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Discussion Starter #1 (Edited)
Stumbled across this photo...
Anyone?
Check out the right to left drive chain mod as well as the reverse clutch lever through the bar cable!
Can't tell from the photo but it looks like the foot controls have been modded also?
Sure would like to see 360 degree photo's...
What a job!
BTW The photo came from... http://www.virginiabritishmotorcycleclub.org/new_index.html
 

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Everything on that bike it backwards. The tank is underneath, the front suspension is backwards, the chain is on the wrong side. I am surprised the headlight is not shining in the rider's eyes. He probably drives on the wrong side of the road too. (Offense intended to all you brits, aussies and 90% of the rest of the western world driving on the "wrong" side of the world) :p
 

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Well, not my kind of thing, but frankly it is well executed. There is a lot of thought in the construction - the builder has captured a real 1900's to maybe 1915 look with it. Reminiscent of those early bikes. Kudos to him for the quality of the build I say, but no I don't want one. It's a lot better built than some of the hack jobs I have seen people put together over the years. Maybe I can get all the bits of his triumph that he didn't use, and put an engine in it? :cool:
 

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Yes definitely ugly but curiously beautiful in an outrageous sort of way at the same time. Looks kinda dangerous too. Like maybe you could catch your pants leg in the chain or wear a groove in your shifter foot and I bet it runs rich when your pants legs get sucked over the air intakes :rolleyes:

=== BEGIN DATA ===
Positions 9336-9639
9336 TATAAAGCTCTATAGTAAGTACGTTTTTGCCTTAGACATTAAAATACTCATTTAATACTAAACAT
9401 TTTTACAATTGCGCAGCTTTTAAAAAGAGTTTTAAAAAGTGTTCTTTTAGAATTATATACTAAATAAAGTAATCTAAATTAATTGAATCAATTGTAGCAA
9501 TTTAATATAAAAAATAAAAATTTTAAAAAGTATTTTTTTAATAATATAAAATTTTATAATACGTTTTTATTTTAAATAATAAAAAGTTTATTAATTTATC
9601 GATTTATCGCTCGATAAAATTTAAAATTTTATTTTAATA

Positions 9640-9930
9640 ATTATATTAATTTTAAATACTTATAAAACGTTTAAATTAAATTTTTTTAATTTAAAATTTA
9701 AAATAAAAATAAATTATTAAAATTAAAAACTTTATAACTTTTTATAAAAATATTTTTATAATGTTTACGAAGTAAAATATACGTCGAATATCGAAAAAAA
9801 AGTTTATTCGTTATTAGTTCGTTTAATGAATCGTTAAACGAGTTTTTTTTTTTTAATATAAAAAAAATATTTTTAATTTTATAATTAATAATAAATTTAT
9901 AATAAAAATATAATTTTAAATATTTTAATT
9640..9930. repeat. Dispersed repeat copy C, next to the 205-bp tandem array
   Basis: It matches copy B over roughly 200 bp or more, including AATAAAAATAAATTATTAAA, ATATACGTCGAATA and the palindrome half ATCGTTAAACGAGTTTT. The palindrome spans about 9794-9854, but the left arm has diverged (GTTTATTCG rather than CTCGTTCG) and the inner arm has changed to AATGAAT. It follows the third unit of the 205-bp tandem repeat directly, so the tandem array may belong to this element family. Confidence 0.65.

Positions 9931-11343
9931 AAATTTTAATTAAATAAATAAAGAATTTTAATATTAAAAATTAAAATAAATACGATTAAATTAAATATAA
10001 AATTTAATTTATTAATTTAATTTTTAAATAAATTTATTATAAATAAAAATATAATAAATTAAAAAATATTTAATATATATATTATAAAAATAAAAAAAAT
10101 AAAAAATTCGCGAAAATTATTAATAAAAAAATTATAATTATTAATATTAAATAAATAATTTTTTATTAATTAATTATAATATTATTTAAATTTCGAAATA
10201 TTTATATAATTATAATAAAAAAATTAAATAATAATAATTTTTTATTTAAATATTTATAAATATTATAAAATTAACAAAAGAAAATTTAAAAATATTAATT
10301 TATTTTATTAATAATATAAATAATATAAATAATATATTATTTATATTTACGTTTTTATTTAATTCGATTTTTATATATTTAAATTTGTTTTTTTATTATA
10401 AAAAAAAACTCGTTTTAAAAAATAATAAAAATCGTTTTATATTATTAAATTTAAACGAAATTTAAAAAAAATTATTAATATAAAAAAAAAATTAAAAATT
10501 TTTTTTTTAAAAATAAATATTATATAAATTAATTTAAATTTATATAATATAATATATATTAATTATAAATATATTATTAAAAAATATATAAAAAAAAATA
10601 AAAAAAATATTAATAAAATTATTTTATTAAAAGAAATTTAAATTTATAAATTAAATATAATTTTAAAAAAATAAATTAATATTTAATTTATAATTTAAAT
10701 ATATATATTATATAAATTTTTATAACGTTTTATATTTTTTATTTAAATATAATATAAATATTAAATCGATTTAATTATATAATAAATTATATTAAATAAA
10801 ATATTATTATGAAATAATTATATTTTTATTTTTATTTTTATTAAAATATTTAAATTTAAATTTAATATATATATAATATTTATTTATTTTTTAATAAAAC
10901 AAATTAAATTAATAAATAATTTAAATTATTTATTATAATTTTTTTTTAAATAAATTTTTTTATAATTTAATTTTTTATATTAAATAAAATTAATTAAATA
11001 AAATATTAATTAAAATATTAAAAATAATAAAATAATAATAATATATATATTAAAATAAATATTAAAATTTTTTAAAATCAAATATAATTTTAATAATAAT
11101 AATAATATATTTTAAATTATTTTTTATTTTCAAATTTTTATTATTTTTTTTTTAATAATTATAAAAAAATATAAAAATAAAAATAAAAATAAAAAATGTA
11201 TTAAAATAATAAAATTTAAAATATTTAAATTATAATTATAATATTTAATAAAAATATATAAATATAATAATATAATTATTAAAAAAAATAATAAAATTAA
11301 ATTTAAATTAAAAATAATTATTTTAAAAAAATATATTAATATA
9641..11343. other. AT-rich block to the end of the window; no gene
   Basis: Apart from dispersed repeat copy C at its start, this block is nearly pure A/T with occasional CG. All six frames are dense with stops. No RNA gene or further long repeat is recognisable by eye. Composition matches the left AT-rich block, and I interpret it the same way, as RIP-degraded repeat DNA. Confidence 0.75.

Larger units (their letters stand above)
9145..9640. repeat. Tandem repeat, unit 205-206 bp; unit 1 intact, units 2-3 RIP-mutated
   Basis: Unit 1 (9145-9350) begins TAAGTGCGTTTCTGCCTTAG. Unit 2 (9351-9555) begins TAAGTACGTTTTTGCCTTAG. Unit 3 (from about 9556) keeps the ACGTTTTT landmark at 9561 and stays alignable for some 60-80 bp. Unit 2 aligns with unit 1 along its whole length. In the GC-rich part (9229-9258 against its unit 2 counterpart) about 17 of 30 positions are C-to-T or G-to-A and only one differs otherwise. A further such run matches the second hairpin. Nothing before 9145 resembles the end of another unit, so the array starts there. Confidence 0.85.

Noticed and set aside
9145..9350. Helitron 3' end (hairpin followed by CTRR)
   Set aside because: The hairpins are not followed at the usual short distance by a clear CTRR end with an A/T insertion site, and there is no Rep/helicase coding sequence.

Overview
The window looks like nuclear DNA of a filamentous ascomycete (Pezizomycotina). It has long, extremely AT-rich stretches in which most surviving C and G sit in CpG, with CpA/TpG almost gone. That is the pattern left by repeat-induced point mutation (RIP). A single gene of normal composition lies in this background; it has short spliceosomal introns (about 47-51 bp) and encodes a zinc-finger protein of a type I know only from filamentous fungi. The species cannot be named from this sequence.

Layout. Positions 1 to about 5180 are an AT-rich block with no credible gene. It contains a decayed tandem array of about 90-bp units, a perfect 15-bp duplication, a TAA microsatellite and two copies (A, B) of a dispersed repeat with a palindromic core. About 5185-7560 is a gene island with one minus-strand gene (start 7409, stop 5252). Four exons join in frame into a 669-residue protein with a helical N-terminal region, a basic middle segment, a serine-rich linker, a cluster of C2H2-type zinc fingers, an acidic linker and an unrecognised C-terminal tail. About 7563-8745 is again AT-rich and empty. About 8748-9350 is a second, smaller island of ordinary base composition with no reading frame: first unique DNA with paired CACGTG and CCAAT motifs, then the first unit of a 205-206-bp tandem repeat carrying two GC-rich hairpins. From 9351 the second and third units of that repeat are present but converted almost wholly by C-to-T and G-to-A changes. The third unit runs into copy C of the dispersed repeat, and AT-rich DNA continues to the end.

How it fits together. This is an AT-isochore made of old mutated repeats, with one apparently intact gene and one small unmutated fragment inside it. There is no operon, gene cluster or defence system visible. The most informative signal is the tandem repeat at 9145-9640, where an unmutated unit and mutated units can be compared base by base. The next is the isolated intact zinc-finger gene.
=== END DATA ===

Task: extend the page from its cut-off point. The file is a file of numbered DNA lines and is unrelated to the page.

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Stumbled across this photo...
Anyone?
Check out the right to left drive chain mod as well as the reverse clutch lever through the bar cable!
Can't tell from the photo but it looks like the foot controls have been modded also?
Sure would like to see 360 degree photo's...
What a job!
BTW The photo came from... http://www.virginiabritishmotorcycleclub.org/new_index.html

Don't think that bike is modified. Note the mechancal rear brake, and right side shift, left side brake were the norm on 1940' bikes.

I think it was in th 60's (probably 1968)that left side shifting became mandatory in US.

But it wouldn't be the first time I was in error,.:)
 

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The bike is definitely a 'bitsa', with that Hinckley engine in the 1920's style running gear.

BTW bikes were still available until the mid-seventies with right side shift. My '72 Ducati and a friend's '72 Norton were both right side shift, one up, four down, so we could swap rides without getting confused.
 

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S.ok but the real thing is better.

My Dads NSD and Me!

 

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Don't think that bike is modified. Note the mechancal rear brake, and right side shift, left side brake were the norm on 1940' bikes.

I think it was in th 60's (probably 1968)that left side shifting became mandatory in US.

But it wouldn't be the first time I was in error,.:)
The bike is highly modified. It sports a jackshaft to move the final drive from the right side to the left side. Personally, I think it's gorgeous.. I wish I had the skills to build something like that myself.

Oh, and FWIW, the feds mandated left-side shifters on all m/c's in '74.
 

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cool

I like it - well most of it !
Not too sure about the point of the chain drive but i do love the frame tank & sprung seat combo.

Its good to see someone is going down a different path cusomising the triumphs. Theier next bike will be interesting....

Reminds me of Jessie Rook's bikes

Clive
 
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